I love this simple but stunning standing scarecrow gnome pattern. It’s a great fall farmhouse gnome and has posable arms!
Standing Scarecrow Gnome Pattern
Here at Ruffles and Rain Boots, I have been on a fall and halloween tangent lately and this fun standing scarecrow gnome pattern has just been waiting to make their debut! All the little details, the patches, jeans and straw! I just love it.
But the best part is that this is a no-sew scarecrow gnome, meaning there’s not a lick of sewing with this project. It’s all hot glue and raggedy edges, like a good scarecrow! If you’re ready to get down and dirty with your own fall farmhouse gnome, let’s get started.
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How to Make a Curved Gnome Hat
I have made a handful of different types of gnome hats, trust me. But one question I get all the time is: how do you make a curved gnome hat? And I’ll be honest, it can completely depend on the gnome that you’re making. But, that being said, here are my favorite tips, for anyone who still has this question.
- Use a curved hat gnome pattern. If you’re using a pattern that specifically has a curved hat, you’re already one step ahead than when you were not working from a pattern at all.
- Use a floral wire – a thick one. One complaint I hear is “my hat won’t retain it’s wrinkles” or “the curve won’t stay”. The problem there could definitely be the thickness of your wire. Using a super thin floral wire may just not be enough rigidity against the fabric and fill pulling that wire straight. So, thicken-up that wire to a 14 gage or bigger for a more stiff bend.
- Use a stitch (or two) or glue your curve/wrinkled hat in place. I know this might seem counter-intuitive, because it can look like magic getting those hats to make that curve. But a well-placed stitch IS magic. Just tack your hat into the bend you want or glue those wrinkles down and then they won’t go anywhere!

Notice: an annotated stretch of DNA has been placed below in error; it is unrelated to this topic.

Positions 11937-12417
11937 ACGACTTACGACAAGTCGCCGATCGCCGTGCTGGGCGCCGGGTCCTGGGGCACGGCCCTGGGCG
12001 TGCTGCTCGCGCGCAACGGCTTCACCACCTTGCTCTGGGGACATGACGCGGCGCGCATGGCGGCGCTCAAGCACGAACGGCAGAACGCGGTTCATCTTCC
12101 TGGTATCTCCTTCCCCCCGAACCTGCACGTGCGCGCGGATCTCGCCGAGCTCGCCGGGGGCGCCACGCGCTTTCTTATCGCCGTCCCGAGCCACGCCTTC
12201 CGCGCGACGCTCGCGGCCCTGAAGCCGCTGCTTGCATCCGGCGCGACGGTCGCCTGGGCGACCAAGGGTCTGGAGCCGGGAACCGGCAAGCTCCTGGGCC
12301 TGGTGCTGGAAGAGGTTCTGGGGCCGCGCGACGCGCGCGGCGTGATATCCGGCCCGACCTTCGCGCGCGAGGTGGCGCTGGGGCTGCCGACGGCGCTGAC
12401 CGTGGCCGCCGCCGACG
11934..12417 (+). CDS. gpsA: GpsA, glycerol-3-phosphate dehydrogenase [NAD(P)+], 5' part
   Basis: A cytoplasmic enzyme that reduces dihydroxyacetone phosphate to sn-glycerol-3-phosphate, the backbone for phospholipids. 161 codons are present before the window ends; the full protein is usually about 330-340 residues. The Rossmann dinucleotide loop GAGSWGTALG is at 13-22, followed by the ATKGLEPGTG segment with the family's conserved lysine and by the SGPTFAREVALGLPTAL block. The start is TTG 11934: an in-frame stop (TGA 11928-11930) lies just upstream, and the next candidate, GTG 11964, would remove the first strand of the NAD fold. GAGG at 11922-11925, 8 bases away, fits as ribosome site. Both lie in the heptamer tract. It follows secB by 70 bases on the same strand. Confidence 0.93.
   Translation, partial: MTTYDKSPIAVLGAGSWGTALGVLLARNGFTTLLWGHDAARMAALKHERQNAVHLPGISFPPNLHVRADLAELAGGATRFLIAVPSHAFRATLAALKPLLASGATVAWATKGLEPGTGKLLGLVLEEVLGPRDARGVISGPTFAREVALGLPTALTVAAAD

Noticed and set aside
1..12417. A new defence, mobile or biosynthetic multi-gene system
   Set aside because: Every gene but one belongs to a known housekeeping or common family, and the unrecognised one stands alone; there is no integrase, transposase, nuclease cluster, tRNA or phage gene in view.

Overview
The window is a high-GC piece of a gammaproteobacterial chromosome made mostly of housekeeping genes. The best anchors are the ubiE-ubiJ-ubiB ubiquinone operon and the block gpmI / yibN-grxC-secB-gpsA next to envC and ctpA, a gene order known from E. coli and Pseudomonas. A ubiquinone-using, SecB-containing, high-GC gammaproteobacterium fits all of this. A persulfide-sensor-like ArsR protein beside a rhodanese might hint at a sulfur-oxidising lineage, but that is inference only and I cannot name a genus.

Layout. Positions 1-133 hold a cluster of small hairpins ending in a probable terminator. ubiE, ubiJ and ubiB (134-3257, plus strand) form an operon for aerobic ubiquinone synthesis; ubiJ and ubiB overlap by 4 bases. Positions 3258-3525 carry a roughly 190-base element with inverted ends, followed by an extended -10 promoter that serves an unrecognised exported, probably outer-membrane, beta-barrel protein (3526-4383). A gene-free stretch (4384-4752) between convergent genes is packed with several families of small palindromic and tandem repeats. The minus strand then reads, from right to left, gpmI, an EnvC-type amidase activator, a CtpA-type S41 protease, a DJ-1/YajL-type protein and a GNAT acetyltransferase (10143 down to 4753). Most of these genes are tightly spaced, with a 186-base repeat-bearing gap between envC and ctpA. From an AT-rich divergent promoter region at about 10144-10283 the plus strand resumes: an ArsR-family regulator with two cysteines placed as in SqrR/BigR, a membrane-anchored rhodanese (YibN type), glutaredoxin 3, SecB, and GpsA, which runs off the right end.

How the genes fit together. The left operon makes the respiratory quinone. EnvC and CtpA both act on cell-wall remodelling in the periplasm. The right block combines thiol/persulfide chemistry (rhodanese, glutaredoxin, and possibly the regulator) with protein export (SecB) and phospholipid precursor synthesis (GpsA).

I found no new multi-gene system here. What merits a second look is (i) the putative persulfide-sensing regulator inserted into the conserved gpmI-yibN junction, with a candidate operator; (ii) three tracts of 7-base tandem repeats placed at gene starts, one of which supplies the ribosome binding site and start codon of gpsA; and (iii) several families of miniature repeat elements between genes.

This particular scarecrow gnome pattern utilizes a curved hat – but it’s trimmed to allow the straw to poke out the top. If you’d like to retain the curve that’s built into the hat, though, you absolutely can!
Tips to Make this No-Sew Scarecrow Gnome
- Click here to get the no-sew gnome pattern which features both the no-sew gnome pattern and the sewn gnome pattern so you CAN make this adorable fall farmhouse gnome by sewing, if you want. I personally made my standing scarecrow gnome no-sew, but isn’t it nice to have both options?!
- If you are in the mood to break out your Cricut or Silhouette for cutting out the pattern pieces you need to make this no-sew scarecrow gnome pattern, grab the pattern with cut files here. Handy if you want to make all the cutting go a little faster if you’re batching out a lot of gnomes at once.
- For this particular gnome, I really wanted them to have one of my favorite set of gnome boots for standing in the fields. You can grab that pattern for gnome boots here – this set of gnome shoe patterns my BEST SELLING gnome pattern, so you know it’s fantastic.
- If you’re worried about how to cut faux fur, I have this quick video tutorial for how to cut faux fur here. Basically, just do not use scissors. Watching the video is well worth it, though, particularly if its your first time cutting faux fur.
How Do I Make this Standing Scarecrow Gnome Pattern?
I’m so glad you asked. Below is our written tutorial. If you’re making a handmade crafts playlist on YouTube, here is our standing scarecrow gnome pattern video tutorial.
- No Sew Pattern Here
- 1/4 yard Dark Brown Fabric
- 1/4 yard Jegging Fabric (I used an old pair of kids' jeggings)
- Scraps Fall Print Cotton
- 1 Large Wood Bead
- 2 Small Wood Beads for Hands
- 1 Floral Wire
- 1 Sheet Brown Kraft Paper Card Stock
- 1/4 yard Brown Mongolian Faux Fur
- Small Amount of Polyfill
- 2 cups Poly Beads
- 2 - 1/4-inch Dowels for Legs, optional
- 1 Set Winter Cutie Booties, optional
- 1 Mini Straw Bale
- Hot Glue Gun & Glue
- Razor Blade or Craft Knife